This very quick guide is a condensed introduction to the Kingdom of Cambodia. We have listed basic information and quick tips to help you understand the costs and practicalities of travelling in this wonderful country.
The 30 day Tourist Visa on Arrival is available for most nationalities. This costs $20 USD and you will need 1 or 2 passport photos for the application. As with most countries your passport must be valid for at least 6 months. You can also extend for a further 30 days at the Phenon Phen immigration office.
You can obtain a 30 day e-visa in advance from the Goverment Website which must be used within 3 months, this service costs $25 USD but be sure to check the website to see if the border you are crossing accept this type of visa as some of them still do not.
The main currency used in Cambodia is the US Dollar, although they do not use US coins. For small change Cambodian Riel notes are used. As a general rule the $1 is 4000 Riel, the most common notes are 1000 Riel so its good to just think of these as a Quarter.
Cash machines dispense US dollars and you may have a problem if you try using Riel for larger purchases. Most places will also accept Thai Baht but make sure you know the exchange rate because you could find yourself losing a lot of cash. Also be careful to check your change in Riel, you may not lose much but some small shops will regularly short change tourists.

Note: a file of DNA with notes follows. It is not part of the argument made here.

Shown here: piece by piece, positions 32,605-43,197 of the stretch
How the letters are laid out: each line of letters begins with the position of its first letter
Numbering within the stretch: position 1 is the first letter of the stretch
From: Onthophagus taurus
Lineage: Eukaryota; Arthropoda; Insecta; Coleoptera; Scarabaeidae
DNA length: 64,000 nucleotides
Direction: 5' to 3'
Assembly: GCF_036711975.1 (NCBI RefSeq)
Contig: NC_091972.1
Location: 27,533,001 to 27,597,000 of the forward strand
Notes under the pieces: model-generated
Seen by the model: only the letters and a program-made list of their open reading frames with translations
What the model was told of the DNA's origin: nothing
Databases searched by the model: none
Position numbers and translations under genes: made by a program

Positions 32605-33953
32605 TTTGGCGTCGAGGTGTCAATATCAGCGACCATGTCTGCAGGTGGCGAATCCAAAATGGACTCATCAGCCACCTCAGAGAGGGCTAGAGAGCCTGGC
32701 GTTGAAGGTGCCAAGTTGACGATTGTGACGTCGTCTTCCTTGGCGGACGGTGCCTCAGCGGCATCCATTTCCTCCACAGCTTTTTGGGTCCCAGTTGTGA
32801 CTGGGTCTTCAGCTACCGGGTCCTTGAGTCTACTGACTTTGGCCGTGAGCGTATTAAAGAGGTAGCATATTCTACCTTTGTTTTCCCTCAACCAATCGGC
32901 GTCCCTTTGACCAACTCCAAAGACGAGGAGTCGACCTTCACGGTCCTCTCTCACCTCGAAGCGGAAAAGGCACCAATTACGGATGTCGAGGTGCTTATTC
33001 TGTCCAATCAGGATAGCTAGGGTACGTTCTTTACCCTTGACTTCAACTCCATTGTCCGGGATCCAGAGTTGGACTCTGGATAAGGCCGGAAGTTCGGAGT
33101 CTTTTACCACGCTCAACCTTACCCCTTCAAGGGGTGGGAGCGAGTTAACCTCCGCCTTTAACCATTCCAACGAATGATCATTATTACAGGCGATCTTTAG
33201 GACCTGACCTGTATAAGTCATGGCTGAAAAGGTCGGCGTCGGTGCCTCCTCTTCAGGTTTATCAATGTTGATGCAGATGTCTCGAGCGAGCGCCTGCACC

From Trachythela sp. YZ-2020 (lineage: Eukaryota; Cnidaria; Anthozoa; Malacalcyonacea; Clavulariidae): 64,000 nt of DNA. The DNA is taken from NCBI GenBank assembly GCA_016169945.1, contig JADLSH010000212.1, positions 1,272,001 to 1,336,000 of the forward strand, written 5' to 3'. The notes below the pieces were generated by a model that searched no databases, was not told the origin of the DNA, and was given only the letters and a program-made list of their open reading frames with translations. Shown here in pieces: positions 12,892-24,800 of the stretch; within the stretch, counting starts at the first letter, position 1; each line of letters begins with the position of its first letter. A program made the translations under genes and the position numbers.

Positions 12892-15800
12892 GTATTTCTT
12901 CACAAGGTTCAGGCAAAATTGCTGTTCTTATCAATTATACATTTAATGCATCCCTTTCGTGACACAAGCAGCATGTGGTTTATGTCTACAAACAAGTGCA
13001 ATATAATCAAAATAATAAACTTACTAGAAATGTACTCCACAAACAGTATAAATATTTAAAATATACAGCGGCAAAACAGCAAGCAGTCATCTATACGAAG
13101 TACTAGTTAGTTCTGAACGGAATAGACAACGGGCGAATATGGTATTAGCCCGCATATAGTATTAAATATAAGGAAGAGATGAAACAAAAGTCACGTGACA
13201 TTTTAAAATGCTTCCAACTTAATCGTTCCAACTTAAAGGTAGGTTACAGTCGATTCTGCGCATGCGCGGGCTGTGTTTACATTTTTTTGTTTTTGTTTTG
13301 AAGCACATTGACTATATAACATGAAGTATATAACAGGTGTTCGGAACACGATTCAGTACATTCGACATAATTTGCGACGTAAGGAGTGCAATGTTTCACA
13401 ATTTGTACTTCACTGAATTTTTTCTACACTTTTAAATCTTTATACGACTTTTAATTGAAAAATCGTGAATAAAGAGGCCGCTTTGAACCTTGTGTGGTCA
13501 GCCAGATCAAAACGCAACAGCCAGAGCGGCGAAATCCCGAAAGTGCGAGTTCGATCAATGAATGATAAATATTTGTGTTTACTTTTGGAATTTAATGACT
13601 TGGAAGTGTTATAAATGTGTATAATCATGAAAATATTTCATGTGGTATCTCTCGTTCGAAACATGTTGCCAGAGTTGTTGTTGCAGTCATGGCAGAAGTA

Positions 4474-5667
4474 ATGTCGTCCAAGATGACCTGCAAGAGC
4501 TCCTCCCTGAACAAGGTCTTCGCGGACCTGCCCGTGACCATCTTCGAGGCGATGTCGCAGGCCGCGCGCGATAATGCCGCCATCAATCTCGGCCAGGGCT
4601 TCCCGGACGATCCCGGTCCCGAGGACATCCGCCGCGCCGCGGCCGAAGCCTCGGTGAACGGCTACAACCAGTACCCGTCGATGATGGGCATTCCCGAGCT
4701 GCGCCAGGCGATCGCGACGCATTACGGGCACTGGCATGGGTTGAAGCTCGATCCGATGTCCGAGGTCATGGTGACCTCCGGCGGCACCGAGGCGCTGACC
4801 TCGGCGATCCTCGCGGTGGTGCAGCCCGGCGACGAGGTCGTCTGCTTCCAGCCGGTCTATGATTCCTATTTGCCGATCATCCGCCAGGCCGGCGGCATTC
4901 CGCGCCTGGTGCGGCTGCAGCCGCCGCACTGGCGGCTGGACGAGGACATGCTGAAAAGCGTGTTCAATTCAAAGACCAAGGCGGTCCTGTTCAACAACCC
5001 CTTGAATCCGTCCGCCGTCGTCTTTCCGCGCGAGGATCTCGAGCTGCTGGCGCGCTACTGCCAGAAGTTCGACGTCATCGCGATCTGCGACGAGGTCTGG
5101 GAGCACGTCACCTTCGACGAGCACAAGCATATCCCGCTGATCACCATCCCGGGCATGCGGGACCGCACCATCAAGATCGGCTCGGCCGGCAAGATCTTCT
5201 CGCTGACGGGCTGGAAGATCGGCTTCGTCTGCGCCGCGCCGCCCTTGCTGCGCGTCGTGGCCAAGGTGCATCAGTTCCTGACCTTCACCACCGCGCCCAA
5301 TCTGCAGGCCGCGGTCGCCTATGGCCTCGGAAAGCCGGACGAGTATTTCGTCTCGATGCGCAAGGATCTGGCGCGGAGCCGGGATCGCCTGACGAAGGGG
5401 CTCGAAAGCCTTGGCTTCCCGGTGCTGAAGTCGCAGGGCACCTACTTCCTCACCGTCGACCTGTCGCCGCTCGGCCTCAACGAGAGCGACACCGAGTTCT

The official language of Cambodia is Khmer. English is widely spoken in the areas where travellers tend to be. The children may have learned English from a young age and it is very common to see very young children speaking perfect English. Older people may speak some French from the colonial era but English has really taken over as the second language of choice.
Some Basic Khmer Words
hello – joohm ree-up soo-a
goodbye – joohm ree-up lea [formal] / lee-hai [informal] please – soam-un-jern
thank you – arkun
sorry – som-dtoah
yes – baat
no – a-dtay
Like most countries in the area food is plentiful and cheap, most resturaunts will have food from $2 upwards but expect to pay $3-8 for a nice meal. Street food can be found from the $1 range. Local food is often cheaper than western food.
Draft beer in a bar can be as low as 50 cents up to a few dollars, imported bottles are more expensive and you are usually looking between 1-4 dollars for most other drinks. Shops sell cans of beer at around 75 cents each and Wine and spirits can be found from around 5 dollars.
Rooms can start as low as $5, but you really will not get much. Paying in the $10 – $20 range will usually get you a really nice room depending on location. Some hotels have bicycle rentals from $1 and standard Laundry service is usually $1 per kg.
Getting from city to city in Cambodia is relatively easy, expect to pay between $5 and $20 for buses around the country. Boats can be more expensive at $30+. Getting around towns by tuk tuk is usually your cheapest option a $1 fare is pretty standard but can be more depending on the driver.
There is a lot of things you can bargain for in Cambodia, don’t be afraid of asking for a lower price but if they come down to your suggested price its pretty rude to not agree to the deal.
Small city in the north west, very traveller friendly and the gateway to Angkor Wat. It has a little bit for everyone with a few nice temples, a lively night market and vibrant nightlife in the imaginatively named “Pub Street.”
Angkor Wat Complex